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Problem Solving Survival Guide to accompany Financial Accounting, 8th Edition by Donald E. Kieso, Paul D. Kimmel, Jerry J. Weygandt

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SOLUTION TO EXERCISE 12-6

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TIP: When a company owns more than 50% of the common stock of another company, consolidated financial statements are usually prepared; that is, the investor and the investee report their assets, liabilities, revenues, and expenses as one company.

TIP: The cost of acquiring the common stock of another company may be above or below its book value. The management of the parent company may pay more than book value because it believes (1) the fair market values of identifiable assets such as land, buildings, and equipment are higher than their recorded book values or (2) the subsidiary's future earnings prospects warrant a payment for goodwill. The reason Eisner paid more than book value for Green's stock is unclear from the data given; thus, a payment for goodwill is assumed.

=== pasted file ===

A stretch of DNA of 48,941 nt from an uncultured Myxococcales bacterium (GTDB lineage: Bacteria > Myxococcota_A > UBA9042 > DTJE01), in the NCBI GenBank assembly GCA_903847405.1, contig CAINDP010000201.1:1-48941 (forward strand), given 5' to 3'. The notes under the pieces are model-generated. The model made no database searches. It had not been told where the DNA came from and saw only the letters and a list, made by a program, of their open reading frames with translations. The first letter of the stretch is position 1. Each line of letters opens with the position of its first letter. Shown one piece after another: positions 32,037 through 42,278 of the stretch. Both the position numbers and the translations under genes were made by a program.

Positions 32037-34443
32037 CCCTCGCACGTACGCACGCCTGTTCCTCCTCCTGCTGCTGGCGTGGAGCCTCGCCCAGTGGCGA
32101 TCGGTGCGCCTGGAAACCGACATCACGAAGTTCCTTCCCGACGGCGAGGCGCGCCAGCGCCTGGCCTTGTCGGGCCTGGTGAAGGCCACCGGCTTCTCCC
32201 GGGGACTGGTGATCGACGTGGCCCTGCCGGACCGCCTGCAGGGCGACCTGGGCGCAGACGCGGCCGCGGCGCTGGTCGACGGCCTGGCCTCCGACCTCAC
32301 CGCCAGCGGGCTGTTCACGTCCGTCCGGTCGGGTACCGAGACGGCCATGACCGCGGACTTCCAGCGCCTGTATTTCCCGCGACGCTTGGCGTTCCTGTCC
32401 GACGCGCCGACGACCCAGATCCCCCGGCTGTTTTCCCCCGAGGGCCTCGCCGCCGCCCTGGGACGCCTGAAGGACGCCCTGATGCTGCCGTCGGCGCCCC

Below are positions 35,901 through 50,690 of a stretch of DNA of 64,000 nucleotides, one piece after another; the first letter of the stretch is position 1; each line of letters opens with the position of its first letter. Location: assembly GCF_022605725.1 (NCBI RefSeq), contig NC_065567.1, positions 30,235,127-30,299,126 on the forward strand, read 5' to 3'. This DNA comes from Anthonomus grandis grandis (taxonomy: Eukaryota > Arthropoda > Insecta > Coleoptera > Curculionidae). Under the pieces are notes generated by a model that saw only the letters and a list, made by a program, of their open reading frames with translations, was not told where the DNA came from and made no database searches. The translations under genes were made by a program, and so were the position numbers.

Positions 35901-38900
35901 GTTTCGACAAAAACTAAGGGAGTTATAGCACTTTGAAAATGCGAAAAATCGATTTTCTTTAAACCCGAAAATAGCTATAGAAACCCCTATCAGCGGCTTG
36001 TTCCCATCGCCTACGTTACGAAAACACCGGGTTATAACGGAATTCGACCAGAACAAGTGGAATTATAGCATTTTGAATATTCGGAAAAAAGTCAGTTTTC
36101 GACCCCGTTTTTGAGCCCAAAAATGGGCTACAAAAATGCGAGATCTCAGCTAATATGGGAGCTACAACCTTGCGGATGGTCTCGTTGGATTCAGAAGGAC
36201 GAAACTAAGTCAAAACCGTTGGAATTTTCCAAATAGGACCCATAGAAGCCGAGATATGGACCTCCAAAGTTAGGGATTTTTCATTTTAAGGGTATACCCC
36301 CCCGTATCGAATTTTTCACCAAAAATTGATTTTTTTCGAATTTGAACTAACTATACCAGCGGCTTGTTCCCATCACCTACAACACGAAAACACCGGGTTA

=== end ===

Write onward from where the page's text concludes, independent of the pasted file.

TIP: Consolidated balance sheets are prepared from the individual balance sheets of the affiliated companies. They are not prepared from ledger accounts kept by the consolidated entity because only the separate legal entities maintain accounting records.

All items in the individual balance sheets are included in the consolidated balance sheet except amounts that pertain to transactions between the affiliated companies. Transactions between the affiliated companies are identified as intercompany transactions. The process of excluding these transactions in preparing consolidated statements ...

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